A Drop in the Ocean was commissioned by Riga Youth Choir Kamēr. It was premiered at the IV World Choir Games (Xiamen, China) on 24 July 2006 by Riga Youth Choir Kamēr, under Māris Sirmais.
This beautiful piece for mixed choir has clarity and purity of harmonic and melodic writing emphasised by soprano lines floating in what feels like an impossibly high tessitura. The work begins with a soprano voice singing the words of the Prayer for Peace of St Francis of Assisi, over a drone-like recitation of the Holy Scripture. On the words ‘sadness, darkness, doubt, injury, error, discord, dispair, hatred’ all the voices converge in a frenzied, convoluted knot of sounds and harmonies that begins to untangle on the words ‘Oh, that I had the wings of a dove!’ The work ends with a quote from Mother Teresa.
— from notes by Anastasia Belina-Johnson © 2016
Dating from 2006, A Drop in the Ocean commemorates the life Mother Teresa of Calcutta. The piece is the most extended example of Ešenvalds’ use of avant-garde techniques to serve his particular expressive ends: the ‘mystical’ atmosphere of the opening is achieved by a combination of whistling and the sounds of quiet breathing; a mysterious and elusive world is immediately conjured up. The altos murmur a self-communing Pater noster on a monotone, while the sopranos’ plaintive prayer is shadowed by a blurred version of the same melody. Their serenity is contrasted with the male voices’ troubled, whispered rendering of that same prayer, which increases in intensity and venom as an unsynchronized pentatonic texture builds above them, eventually introducing the flattened sixth that will characterize the music that follows. After a brief blaze of light comes a sustained paragraph of saturated, ecstatic, ten-part polyphony. Eventually a solo soprano emerges — there is something of the Evangelical call-and-response tradition in her interaction with the full choir — before a lush cadence winds down into one of Ešenvalds’ ‘eternal’ codas, and we hear the same oscillation of tonic and subdominant chords that ends Passion and Resurrection. In live performance, as the soloist’s repeated entreaties are gradually enveloped by muffled whistling, a semi-translucent cloth is drawn over the heads of the singers; once they are completely covered, and sound has returned to silence, the cloth reveals the face of Mother Teresa.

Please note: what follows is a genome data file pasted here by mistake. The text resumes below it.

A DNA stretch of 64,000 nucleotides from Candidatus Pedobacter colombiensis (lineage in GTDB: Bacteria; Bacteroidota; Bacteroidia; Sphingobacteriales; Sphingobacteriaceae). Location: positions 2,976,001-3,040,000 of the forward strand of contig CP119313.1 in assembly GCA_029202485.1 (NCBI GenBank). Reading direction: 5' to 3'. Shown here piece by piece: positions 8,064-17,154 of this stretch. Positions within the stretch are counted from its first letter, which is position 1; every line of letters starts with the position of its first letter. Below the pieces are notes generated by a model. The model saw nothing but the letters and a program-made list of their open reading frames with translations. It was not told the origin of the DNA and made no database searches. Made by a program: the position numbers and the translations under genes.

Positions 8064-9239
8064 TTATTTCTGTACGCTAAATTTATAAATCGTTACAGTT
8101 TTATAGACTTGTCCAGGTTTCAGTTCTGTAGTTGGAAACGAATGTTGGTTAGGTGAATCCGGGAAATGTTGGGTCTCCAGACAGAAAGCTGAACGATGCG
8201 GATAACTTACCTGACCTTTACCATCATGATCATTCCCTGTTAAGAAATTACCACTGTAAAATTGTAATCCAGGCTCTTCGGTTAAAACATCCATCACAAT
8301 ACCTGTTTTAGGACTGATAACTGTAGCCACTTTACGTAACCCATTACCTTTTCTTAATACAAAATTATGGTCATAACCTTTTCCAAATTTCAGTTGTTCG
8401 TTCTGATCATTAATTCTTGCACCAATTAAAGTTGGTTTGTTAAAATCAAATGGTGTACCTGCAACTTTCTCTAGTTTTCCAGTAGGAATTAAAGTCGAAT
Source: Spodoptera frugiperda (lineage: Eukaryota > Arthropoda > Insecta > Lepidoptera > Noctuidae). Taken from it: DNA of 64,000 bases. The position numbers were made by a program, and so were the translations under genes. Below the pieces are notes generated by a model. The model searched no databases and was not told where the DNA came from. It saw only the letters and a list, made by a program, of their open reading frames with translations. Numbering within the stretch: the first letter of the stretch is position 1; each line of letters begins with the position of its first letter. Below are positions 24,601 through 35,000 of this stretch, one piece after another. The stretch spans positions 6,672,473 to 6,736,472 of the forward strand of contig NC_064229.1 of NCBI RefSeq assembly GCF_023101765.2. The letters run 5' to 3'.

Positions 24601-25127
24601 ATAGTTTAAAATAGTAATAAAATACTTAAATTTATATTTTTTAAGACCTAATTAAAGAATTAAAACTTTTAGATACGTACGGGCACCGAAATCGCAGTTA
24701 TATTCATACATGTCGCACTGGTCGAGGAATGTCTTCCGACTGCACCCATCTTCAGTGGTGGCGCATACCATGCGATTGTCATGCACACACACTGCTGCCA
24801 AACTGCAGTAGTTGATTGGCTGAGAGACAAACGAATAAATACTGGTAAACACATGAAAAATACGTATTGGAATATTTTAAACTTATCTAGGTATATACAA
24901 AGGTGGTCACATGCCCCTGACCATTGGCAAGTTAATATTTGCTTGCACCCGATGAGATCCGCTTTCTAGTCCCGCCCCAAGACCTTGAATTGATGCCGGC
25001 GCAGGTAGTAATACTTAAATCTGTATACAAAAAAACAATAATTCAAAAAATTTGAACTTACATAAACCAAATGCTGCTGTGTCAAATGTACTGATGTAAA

— from notes by Gabriel Jackson © 2011